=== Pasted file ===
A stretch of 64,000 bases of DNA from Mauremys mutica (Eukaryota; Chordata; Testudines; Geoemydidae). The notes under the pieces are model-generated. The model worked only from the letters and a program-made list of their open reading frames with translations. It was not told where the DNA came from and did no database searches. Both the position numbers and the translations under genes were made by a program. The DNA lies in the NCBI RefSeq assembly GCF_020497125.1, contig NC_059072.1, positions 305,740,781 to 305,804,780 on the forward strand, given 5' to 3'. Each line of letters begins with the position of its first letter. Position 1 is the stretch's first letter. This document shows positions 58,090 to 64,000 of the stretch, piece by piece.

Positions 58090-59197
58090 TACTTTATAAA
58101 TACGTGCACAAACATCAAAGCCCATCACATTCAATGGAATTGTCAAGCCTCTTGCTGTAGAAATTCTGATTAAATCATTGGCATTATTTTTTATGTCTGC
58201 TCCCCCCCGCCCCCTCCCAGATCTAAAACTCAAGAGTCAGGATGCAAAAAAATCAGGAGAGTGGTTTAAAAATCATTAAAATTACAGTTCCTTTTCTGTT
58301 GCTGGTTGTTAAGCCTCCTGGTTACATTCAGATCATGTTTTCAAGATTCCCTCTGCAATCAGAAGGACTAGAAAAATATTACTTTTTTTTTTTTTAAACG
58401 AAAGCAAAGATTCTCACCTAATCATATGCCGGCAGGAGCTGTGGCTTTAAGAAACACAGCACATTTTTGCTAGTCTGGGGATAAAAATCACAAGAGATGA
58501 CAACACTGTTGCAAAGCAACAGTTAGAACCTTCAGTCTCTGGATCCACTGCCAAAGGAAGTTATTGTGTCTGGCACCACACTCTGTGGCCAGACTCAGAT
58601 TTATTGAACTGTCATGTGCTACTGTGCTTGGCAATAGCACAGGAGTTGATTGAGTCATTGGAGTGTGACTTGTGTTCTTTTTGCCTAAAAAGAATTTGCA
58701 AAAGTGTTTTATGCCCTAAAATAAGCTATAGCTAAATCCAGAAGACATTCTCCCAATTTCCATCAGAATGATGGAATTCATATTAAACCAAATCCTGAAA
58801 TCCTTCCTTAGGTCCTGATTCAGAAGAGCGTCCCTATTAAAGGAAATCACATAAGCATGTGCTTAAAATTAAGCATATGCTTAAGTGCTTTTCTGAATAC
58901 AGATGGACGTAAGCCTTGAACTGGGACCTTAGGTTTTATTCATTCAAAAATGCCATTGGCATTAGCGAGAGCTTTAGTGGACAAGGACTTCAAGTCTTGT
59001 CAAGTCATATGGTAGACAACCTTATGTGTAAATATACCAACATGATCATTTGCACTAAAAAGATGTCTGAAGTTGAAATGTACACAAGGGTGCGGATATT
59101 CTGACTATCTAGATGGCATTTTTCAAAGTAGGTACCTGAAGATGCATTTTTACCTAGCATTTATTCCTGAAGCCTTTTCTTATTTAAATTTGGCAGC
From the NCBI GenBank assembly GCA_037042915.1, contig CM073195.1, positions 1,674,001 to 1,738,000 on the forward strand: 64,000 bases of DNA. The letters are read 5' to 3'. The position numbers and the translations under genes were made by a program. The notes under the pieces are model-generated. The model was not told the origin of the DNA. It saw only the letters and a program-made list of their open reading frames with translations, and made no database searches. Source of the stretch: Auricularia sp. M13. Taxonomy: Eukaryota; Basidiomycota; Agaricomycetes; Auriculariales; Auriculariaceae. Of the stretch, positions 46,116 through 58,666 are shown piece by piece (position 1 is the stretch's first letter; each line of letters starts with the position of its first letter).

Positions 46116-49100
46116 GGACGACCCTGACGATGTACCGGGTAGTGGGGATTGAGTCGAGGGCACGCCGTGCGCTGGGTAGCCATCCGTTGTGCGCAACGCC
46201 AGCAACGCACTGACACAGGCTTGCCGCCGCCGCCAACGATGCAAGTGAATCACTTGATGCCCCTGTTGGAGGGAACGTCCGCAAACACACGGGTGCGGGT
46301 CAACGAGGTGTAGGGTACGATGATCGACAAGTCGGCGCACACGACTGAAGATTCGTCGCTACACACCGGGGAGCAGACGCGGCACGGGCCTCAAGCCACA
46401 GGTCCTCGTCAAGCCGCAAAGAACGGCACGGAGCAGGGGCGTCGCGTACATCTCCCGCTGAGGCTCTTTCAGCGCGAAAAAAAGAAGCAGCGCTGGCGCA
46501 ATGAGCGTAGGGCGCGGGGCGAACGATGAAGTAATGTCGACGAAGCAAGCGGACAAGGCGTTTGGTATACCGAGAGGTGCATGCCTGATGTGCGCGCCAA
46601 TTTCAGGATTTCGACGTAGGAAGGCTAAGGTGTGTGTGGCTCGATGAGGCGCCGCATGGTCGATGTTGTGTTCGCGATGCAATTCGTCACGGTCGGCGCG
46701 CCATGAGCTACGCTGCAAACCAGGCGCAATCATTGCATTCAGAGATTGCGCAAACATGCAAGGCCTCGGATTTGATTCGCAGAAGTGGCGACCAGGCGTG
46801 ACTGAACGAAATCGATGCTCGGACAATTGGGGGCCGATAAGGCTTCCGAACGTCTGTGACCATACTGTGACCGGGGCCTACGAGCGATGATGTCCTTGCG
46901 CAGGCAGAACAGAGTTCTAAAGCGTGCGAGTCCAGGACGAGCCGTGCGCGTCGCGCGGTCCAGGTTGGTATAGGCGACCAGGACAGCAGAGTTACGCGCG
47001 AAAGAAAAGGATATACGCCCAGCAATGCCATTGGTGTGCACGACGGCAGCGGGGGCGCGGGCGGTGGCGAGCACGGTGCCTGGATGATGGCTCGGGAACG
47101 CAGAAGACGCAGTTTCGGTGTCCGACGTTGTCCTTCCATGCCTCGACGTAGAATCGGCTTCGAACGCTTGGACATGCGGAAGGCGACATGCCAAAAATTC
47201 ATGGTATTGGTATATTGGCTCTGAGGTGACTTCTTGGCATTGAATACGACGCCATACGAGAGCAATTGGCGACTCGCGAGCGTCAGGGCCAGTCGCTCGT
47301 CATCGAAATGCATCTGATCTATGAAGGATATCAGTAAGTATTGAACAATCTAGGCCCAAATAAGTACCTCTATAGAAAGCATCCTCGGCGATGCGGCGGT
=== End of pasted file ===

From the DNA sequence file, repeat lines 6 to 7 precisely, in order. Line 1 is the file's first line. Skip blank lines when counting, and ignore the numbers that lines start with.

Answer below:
58301 GCTGGTTGTTAAGCCTCCTGGTTACATTCAGATCATGTTTTCAAGATTCCCTCTGCAATCAGAAGGACTAGAAAAATATTACTTTTTTTTTTTTTAAACG
58401 AAAGCAAAGATTCTCACCTAATCATATGCCGGCAGGAGCTGTGGCTTTAAGAAACACAGCACATTTTTGCTAGTCTGGGGATAAAAATCACAAGAGATGA